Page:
“The Center of the Universe”

By Midge Raymond,

  Filed under: News, On Publishing

Whatever your view of e-books, they seem to be gaining more traction with each passing day. Among the latest: according to former HarperCollins president and chief executive Jane Friedman, electronic books are “going to be the center of the universe,” as she told the NY Times. She has recently formed a new company, with Jeffrey Sharp, that will “republish old titles by big-name authors including William Styron, Iris Murdoch and Pat Conroy in electronic form.”

The Times notes that the company, Open Road Integrated Media, “plans to push a torrent of online marketing on new readers in the hopes of reigniting the backlists of well-known authors in the digital world.” In addition to the authors above, Friedman also has the rights to publish Joseph Heller’s Catch-22 and is working on obtaining rights to several of the late Michael Crichton’s books.

Despite much of the outcry against e-publishing, at least one literary agent (Pat Conroy’s agent, Marly Rusoff) pointed out that “Republishing is an art and takes a lot of energy,” and is glad to see this energy devoted to an author’s backlist, which generally doesn’t get as much attention from traditional publishers that are more focused on an author’s current book. In addition, while a simple reissue of an older book doesn’t usually get much attention,  Friedman is planning a “torrent of online marketing” as she reissues old titles in e-formats.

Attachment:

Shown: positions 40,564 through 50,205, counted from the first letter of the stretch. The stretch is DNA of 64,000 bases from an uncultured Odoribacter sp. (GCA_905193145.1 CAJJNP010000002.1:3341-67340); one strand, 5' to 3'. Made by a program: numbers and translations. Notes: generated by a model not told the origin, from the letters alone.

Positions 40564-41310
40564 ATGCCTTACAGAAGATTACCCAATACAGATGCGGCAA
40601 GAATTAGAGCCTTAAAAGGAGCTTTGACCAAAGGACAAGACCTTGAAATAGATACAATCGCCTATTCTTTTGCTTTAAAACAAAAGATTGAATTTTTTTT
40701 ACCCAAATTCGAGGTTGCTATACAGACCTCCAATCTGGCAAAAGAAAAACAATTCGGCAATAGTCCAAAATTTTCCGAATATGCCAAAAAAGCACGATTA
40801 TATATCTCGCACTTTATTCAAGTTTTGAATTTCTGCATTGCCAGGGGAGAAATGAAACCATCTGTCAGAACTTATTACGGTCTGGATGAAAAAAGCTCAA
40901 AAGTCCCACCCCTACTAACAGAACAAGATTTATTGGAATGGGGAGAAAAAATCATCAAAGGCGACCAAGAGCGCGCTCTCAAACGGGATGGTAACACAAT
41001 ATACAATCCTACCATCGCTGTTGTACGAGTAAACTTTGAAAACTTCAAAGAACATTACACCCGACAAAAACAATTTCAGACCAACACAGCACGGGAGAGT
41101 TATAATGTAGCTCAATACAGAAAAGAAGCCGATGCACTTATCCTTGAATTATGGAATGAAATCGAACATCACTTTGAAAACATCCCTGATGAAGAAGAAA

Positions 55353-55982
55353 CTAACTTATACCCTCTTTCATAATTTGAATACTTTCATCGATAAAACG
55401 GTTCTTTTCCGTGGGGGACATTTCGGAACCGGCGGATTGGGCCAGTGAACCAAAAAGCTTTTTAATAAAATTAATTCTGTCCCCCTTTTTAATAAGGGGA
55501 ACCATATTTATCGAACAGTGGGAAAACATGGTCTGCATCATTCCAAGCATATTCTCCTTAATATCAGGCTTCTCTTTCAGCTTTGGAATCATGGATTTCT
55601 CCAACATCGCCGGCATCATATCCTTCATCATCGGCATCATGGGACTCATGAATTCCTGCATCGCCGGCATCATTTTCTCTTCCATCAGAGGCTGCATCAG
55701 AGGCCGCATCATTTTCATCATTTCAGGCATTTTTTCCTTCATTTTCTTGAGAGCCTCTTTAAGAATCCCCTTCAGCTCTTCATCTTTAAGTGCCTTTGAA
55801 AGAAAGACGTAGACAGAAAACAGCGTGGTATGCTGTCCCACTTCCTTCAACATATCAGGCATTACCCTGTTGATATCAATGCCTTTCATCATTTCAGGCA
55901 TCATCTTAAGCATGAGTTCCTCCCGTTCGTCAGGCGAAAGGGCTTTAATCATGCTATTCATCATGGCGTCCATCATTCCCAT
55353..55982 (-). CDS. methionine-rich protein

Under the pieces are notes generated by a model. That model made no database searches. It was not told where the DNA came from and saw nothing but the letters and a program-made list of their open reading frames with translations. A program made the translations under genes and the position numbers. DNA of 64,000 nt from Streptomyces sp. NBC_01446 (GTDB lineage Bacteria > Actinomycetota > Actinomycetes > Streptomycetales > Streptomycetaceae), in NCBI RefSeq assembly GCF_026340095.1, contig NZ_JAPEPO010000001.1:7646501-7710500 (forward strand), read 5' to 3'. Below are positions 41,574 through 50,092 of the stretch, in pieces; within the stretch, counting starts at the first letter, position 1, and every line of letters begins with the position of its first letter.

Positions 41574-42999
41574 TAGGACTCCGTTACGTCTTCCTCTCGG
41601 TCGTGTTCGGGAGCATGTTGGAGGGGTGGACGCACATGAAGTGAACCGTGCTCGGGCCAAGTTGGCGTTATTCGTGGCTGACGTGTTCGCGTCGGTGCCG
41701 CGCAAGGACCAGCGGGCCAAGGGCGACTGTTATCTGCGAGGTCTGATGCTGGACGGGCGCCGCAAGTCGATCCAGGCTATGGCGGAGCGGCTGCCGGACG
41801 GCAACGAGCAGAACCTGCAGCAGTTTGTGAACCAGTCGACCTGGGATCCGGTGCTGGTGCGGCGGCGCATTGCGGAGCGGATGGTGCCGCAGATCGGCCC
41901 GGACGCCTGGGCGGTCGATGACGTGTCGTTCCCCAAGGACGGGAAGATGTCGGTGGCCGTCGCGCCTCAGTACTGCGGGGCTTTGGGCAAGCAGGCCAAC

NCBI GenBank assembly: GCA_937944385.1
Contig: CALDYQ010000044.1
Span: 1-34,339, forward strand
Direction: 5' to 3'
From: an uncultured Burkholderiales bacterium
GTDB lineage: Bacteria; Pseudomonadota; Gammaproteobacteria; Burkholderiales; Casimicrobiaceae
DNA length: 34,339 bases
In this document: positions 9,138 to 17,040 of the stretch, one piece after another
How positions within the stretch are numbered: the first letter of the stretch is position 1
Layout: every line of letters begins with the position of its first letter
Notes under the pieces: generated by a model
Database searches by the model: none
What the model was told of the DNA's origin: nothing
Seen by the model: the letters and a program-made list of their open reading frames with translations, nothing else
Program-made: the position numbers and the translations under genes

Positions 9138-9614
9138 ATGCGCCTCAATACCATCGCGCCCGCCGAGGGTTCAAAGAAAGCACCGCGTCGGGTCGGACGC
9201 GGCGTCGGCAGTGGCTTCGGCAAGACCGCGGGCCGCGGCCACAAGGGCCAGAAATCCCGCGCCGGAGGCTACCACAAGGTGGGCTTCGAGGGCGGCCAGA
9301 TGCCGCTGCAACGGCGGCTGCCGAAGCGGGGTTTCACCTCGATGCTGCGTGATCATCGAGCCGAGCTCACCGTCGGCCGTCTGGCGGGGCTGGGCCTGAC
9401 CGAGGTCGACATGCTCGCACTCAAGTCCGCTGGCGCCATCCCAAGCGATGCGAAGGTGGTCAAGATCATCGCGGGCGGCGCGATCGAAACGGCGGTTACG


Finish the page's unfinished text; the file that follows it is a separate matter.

It’s great to see some new thinking that will keep people interested in and buying books — especially after learning that book sales are down this fall, despite the season’s big-name titles and the massive marketing campaigns. Publishers are finally noticing that it’s not such a bad thing to offer more options (particularly more cost-effective ones) in today’s economy. Hyperion publisher Ellen Archer told the Times that the season’s releases “are all great books, but they are all hardcover books…How many hardcover purchases can one person make given these difficult times?”

This article in the Pacific Northwest Inlander — which, on a sadder note, is about the closing of EWU Press — mentions a study showing that while 80 percent of Americans after high school never read a book to completion, more than 40 percent of people with college degrees never pick up another book after graduating. Will this change if the books are in more portable or interactive formats? I look forward to finding out…

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